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Concussion Paperback – November 24, 2015
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Advance praise for Concussion
“A gripping medical mystery and a dazzling portrait of the young scientist no one wanted to listen to . . . a fabulous, essential read.”—Rebecca Skloot, author of The Immortal Life of Henrietta Lacks
“The story of Dr. Bennet Omalu’s battle against the NFL is classic David and Goliath stuff, and Jeanne Marie Laskas—one of my favorite writers on earth—makes it as exciting as any great courtroom or gridiron drama. A riveting, powerful human tale—and a master class on how to tell a story.”—Charles Duhigg, author of The Power of Habit
“Bennet Omalu forced football to reckon with head trauma. The NFL doesn’t want you to hear his story, but Jeanne Marie Laskas makes it unforgettable. This book is gripping, eye-opening, and full of heart.”—Emily Bazelon, author of Sticks and Stones
About the Author
Jeanne Marie Laskas is the author of seven books, including Concussion, Hidden America, and The Exact Same Moon. Her writing has appeared in GQ, Esquire, The New York Times Magazine, O: The Oprah Magazine, and many other publications. Laskas serves as director of The Writing Program at the University of Pittsburgh, where she teaches creative writing, and she lives on a horse farm in Pennsylvania with her husband and two children.
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It's a true story that, even without embellishment, reads like the plot of a novel. Jeanne Marie Laskas has never written a novel, but she's well-known for her creative, intimate narrative nonfiction - and now she has turned the literary gifts that served her so well over the course of a trilogy of memoirs to this tale of sports and science. Readers interested exclusively in the medical and/or legal aspects of the NFL head-trauma controversy might well be advised to look elsewhere, as "Concussion" is first and foremost Dr. Omalu's story - but even they might find this lively little book a genial supplement to the more comprehensive or technical literature. Laskas's portrait of the quirky neuropathologist, though not always flattering (Omalu can be inconsistent and naive), is suffused with warmth and admiration. Although Omalu's work on chronic traumatic encephalopathy, what I'd picked up the book to read about in the first place, is barely alluded to in the first 85 pages, so engaging is Laskas's account of her subject's early life and education, and so quickly did the pages of smooth prose seem to turn themselves, that I hardly noticed the delay.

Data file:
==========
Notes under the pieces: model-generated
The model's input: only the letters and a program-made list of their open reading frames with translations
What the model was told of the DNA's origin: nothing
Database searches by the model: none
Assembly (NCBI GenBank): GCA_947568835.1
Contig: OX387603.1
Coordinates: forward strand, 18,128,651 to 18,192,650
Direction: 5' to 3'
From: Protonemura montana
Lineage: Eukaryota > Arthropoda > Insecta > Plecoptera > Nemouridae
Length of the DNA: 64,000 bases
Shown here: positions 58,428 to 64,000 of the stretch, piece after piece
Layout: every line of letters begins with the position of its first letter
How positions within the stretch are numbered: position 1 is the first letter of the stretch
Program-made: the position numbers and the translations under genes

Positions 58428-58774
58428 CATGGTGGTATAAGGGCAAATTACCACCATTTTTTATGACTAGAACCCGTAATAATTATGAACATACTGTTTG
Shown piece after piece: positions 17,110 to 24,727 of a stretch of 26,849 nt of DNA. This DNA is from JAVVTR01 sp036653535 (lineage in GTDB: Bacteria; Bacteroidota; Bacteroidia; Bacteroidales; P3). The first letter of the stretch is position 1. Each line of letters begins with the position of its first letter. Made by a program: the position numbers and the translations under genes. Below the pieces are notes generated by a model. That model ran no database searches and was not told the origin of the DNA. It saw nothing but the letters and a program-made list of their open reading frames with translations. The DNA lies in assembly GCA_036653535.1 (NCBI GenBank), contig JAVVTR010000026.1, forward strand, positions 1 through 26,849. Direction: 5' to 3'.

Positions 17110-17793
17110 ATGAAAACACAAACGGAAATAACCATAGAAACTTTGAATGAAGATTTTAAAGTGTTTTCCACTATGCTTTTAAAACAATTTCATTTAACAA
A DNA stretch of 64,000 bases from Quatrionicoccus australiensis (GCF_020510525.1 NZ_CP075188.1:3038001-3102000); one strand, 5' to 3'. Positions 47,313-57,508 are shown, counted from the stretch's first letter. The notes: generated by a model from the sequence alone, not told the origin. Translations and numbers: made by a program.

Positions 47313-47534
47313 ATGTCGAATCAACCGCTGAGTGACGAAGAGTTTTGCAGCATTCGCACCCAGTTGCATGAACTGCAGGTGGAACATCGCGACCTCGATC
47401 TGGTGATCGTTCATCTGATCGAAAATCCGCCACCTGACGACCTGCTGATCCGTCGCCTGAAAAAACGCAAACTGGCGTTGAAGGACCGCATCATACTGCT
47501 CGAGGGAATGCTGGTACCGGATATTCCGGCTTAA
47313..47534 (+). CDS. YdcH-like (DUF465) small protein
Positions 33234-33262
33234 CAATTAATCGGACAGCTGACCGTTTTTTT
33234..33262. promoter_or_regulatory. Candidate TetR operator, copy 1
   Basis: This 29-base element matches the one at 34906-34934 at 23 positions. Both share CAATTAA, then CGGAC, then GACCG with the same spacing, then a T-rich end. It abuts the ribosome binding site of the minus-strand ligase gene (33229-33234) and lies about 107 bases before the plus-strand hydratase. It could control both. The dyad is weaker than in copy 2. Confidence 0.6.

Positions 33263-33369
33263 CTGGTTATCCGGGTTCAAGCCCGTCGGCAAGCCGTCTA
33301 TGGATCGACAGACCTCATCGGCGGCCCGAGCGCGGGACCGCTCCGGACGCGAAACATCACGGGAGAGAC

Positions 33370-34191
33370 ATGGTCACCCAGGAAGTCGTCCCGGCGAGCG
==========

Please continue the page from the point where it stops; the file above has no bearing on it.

"Concussion" would be worth reading for the inherent interest of the story alone, but Laskas's presentation is, for the most part, an asset. As her Acknowledgements make clear, she researched her story with the thoroughness of a journalist, but she relates it with the vividness and flow of that sometimes enigmatic subgenre, the nonfiction novel. Instead of dumping information on us, she often recreates events and conversations "as accurately as an informed imagination will allow." Unfortunately, I have a couple of minor quibbles with her style. Her alternating use of past and present tenses in different chapters or sections of the book didn't really work for me. Done right, a shift from past to present tense can add tension and immediacy to a narrative, but there didn't seem to be any rule governing Laskas's decision to use one or the other, and it felt a bit sloppy. I was also mildly confused by occasional passages printed in italics that seemed to be written in Dr. Omalu's own voice, unsure whether these were truly Omalu's own words or Laskas's creative reconstruction of his thought process. (It's the former, but that isn't made clear until the Acknowledgements.)